Victims of the Boulder Shooting
An impromptu memorial for the March 22 Boulder shooting victims stand near the scene of the violence. ©Uwe Lubjuhn, 2021.

As many of you know, Boulder, Colorado—home to the Natural Hazards Center—was recently upended by a mass shooting that left 10 people dead.

Our hearts are shattered by this horrific act and the unimaginable sorrow it has wrought. But your care has reminded us of how we will begin to heal. Thank you to everyone who reached out with messages of support and solidarity, and for those who allowed us to grieve quietly. We know that many of you consider Boulder as home—a place where we have gathered every summer during the annual Natural Hazards Workshop for more than four decades now.

In this Director’s Corner post, I would like to offer some lessons that I’ve learned from young people that helped me to process this tragedy. I hope their wisdom will be of use to you as well.

On that Monday, March 22, 2021, I was in the middle of lecturing to my virtual 400-student Intro to Sociology class at the University of Colorado Boulder, when I noticed the Zoom chat box suddenly filling with comments. Thrilled that my students were engaging with the course content, I paused to read some of their messages. They weren’t about the class.

“Active shooter at King Soopers on Table Mesa, hope everyone’s safe.”

“Yeah, I’m following the news. I can hear the helicopters and sirens from my house.”

“There’s a livestream of it on YouTube.”

“Don’t watch the beginning of the livestream if you don’t want to see disturbing things! HUGE trigger warning.”

I’ve studied disasters for more than 20 years now—including acts of intentional violence—and I’m still unprepared for the immediate emotions these incidents spark. In the moment, and after decades of mass shootings in our society, I stumbled to say something comforting to the mostly 18- and 19-year-olds I teach. But words can’t soothe the fact that these young people have known so much adversity in their short lives.

Consider, for example, that March 2020 was the first March since 2002—the year that many of my current students were born—in which there hadn’t been a school shooting in this nation. Or that they now have the dubious recognition of being known as Gen C, or the COVID-19 Generation. Along with these distinctive burdens, they also regularly cope with climate disasters, teen suicide, the ongoing opioid crisis, and numerous other issues that contribute to cumulative trauma.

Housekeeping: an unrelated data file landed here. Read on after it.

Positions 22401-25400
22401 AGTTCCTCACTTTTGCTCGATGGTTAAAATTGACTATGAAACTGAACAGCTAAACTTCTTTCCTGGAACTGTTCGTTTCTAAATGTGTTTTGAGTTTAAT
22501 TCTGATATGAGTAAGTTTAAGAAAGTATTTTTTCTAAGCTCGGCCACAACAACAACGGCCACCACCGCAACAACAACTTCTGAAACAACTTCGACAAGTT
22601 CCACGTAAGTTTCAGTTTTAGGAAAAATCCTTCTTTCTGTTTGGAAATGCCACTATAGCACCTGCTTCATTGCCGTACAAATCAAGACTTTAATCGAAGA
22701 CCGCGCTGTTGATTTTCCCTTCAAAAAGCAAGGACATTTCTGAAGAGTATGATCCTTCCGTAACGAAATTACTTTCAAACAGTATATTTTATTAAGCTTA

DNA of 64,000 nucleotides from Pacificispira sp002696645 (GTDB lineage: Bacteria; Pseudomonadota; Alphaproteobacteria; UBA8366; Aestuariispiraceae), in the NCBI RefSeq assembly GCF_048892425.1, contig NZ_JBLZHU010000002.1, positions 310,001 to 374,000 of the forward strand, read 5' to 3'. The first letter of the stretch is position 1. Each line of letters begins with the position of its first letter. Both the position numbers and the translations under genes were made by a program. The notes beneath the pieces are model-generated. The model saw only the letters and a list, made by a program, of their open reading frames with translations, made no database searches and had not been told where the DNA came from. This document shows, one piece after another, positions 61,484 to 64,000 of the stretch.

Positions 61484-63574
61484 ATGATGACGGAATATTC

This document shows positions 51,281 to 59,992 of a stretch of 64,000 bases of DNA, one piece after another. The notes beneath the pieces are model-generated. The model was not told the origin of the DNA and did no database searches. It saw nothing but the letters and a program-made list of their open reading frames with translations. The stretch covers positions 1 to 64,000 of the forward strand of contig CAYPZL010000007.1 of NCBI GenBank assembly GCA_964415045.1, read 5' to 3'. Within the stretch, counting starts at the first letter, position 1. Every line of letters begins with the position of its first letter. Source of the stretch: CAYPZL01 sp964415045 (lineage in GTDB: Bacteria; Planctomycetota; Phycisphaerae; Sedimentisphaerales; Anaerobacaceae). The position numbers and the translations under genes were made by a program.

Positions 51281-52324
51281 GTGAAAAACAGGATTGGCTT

My class reconvened the following Wednesday, this time fully aware of the magnitude of the shootings that unfolded when we were last together. Having reflected on the lessons I’ve learned from other disaster-affected children and youth over the years, I was better prepared to support my students. I suggest the following:

Stop and acknowledge the trauma. There is so much pressure, especially in higher education, to forge ahead with the next assignment or lecture. But considering all that has happened with the pandemic, continued struggles for racial justice, the recent shootings in Atlanta and all of the other tragedies that have followed, my students expressed a desperate need to just take a moment and process their grief.

Keep a routine. While taking time is important, routine is also vital. I had considered cancelling class on Wednesday to give my students space. However, one of the key things that Alice Fothergill and I learned from studying children after Hurricane Katrina was that young people need routine to reestablish a sense of normalcy, as well as to reconnect with supportive adults and peers. Isolation can be detrimental during times of collective disruption, so it is useful to stick to a routine even when some aspects of it need to be altered.

Invite children and youth to share their feelings. Adults can sometimes underestimate young people’s trauma because they are known to actively hide their distress from their parents and teachers. Disaster-affected teens, in particular, have told me that they won’t express their emotions because they don’t want to further burden their overstressed caregivers. That is why it is crucial to actively encourage young people to share not just what they need, but also what they know. Rather than lecturing during the class period following the shooting, I asked the students if there was anything they wanted to share with their classmates. They offered support to one another and traded resources such as mindfulness tips, meditation apps, music play lists, funny videos, and other things that help them find joy.

Recognize differences. Although disasters disrupt entire communities, not everyone is affected equally. For instance, those children and youth with pre-existing mental health concerns may experience amplified distress after a disaster. Young people living in poverty and those with less social support often have a harder time coping with and recovering from disaster. Keep this variability in mind when addressing disaster-affected youth and ensure that resources are shared in ways that recognize and respect these differences.

Whether you’re an educator searching for the right thing to say after yet another tragedy or anyone else charged with the well-being of young people, these approaches can be helpful. But also remember that the words you say might have far less impact than the words you hear. Our students have become unwitting experts on disasters. Let’s learn from them and act in ways that honor the lessons they have to teach us.

Please take care of yourself and others.

Lori Peek, Director
Natural Hazards Center